Context

One of the most difficult tasks in speech processing is to define limits of the phonetic units present in the signal. Phones are strongly co-articulated and there are no clear borders among them, so the link between the linguistic and the acoustic segmentation is not simple to define. It does not matter which code level is chosen (word, syllable, phon): the acoustic variability of speech signal makes difficult all alignment efforts and its ambiguity challenges all proposed definitions.

Overview

We have developed an audio segmentation algorithm based on the acoustic signal level.

Forward backward segmentation

This segmentation is provided by the Forward-Backward Divergence algorithm, which is based on a statistical study of the acoustic signal.

Assuming that speech signal is described by a string of quasi-stationary units, each one is characterized by an auto regressive (AR) Gaussian model. The method consists in performing a detection of changes in AR models. Two AR models M0 and M1 are identified at every instant, and the mutual entropy between these conditionnal laws allows to quantify the distance between them. M0 represents the segment from last break in the signal while M1 is a short sliding window starting also after last break. When the distance between models change more than a certain limit, a new break is declared in the signal. The algorithm detects three sorts of segments: shorts or impulsive, transitory and quasi-stationary. In fig. 1 we show an example of the segmentation where infra-phonetic units are determined.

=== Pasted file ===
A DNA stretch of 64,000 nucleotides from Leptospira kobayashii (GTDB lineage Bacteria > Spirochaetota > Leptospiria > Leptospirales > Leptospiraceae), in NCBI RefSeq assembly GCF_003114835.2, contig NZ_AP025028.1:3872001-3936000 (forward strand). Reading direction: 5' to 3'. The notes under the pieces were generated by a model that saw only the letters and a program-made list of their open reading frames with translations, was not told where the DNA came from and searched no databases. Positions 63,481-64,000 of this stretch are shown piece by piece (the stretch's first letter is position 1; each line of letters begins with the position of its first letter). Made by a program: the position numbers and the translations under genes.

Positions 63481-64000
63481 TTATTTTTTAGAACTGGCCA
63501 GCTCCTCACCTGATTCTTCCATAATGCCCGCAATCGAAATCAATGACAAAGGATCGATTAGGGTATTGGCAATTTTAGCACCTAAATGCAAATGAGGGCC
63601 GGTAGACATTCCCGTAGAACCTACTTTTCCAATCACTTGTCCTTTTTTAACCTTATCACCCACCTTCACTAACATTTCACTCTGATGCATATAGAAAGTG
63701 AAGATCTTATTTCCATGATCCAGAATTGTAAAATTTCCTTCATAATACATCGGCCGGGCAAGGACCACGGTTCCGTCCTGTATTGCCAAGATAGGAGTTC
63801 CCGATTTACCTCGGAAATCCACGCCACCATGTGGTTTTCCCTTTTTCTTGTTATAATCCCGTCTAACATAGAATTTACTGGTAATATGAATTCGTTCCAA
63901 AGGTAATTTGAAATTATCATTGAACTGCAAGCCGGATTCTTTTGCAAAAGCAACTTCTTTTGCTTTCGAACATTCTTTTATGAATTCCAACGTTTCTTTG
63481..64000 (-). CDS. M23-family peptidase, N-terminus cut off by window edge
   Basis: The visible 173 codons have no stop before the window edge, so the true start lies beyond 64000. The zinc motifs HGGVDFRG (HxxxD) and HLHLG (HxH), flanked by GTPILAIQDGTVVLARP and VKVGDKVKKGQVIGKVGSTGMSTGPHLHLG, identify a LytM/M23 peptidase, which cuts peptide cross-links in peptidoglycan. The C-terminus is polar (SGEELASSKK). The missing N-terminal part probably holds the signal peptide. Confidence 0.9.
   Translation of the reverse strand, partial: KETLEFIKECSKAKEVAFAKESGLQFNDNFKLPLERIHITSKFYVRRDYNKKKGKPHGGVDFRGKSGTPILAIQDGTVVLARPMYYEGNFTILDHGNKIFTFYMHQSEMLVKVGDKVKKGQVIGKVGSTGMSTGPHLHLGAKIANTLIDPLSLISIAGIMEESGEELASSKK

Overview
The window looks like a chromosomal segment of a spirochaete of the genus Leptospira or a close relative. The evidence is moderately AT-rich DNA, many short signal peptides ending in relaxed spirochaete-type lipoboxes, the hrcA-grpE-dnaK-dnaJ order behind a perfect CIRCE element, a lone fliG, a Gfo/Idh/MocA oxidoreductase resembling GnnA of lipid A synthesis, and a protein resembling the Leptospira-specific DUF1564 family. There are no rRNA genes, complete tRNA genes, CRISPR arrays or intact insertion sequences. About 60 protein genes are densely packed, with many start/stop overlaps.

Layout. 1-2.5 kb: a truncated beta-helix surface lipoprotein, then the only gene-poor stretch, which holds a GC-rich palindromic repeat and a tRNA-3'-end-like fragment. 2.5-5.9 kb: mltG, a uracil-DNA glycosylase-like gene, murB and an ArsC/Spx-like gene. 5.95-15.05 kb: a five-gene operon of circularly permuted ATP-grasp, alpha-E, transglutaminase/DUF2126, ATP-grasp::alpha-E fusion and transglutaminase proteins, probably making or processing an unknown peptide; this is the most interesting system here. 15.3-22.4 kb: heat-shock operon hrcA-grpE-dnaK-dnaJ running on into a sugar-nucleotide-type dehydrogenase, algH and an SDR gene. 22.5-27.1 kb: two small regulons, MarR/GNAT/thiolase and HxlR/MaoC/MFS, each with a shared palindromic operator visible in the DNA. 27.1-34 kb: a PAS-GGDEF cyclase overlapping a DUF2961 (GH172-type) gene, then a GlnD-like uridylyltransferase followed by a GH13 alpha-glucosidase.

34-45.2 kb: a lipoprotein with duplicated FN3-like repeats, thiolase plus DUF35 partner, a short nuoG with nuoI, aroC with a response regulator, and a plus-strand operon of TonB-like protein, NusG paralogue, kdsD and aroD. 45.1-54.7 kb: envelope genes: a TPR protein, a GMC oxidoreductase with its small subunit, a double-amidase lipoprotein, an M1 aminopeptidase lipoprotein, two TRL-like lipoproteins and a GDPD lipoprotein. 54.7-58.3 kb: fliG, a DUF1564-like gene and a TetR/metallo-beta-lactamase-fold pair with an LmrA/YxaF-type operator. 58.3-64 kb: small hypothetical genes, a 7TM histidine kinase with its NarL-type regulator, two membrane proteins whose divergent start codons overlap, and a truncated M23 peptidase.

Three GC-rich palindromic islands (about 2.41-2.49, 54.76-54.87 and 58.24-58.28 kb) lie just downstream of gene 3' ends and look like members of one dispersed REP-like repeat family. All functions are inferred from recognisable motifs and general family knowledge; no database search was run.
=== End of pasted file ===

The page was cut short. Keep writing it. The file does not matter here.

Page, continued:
speech segmentation

Fig 1. Results of speech segmenting algorithm

 

The use of an a priori segmentation partially removes redundancy for long sounds, and a segment analysis is relevant to locate coarse features. This approach have given interesting results in automatic speech recognition: experiments have shown that segmental duration carry pertinent information.

Applications

  • An analyse of speech segments can be performed:
    • A unique parameter vector can be extracted to identify each segment. For example, we process vectors from the middle of the segments to achieve segment labeling in one of three phonetic classes: silence, consonant or vowel.
    • Segment lenght is a source of information. Music/Non music macrosegments can be indexed following this analysis.
  • Pseudo-syllable. After consonant/vowel segment identification is performed, a "pseudo-syllable" unit is derived for characterising the syllable structure of the phrase.
  • Audio-visual recognition. When speech segments are synchronized with lips images, acoustic information is mapped to an articulatory space. For each segment we obtain a vector representing a lip observation.

Contributors

Main publications

Régine André-Obrecht. A new statistical approach for automatic speech segmentation. Dans : Transactions on Audio, Speech, and Signal Processing, IEEE, Vol. 36 N. 1, p. 29-40, 1988.

Julien Pinquier, Régine André-Obrecht. Audio Indexing: Primary Components Retrieval - Robust Classification in Audio Documents. Dans : Multimedia Tools and Applications, Springer-Verlag, Vol. 30 N. 3, p. 313-330, septembre 2006.

Jean-Luc Rouas, Jérôme Farinas, François Pellegrino, Régine André-Obrecht. Rhythmic unit extraction and modelling for automatic language identification. Dans : Speech Communication, Elsevier, Vol. 47 N. 4, p. 436-456, 2005.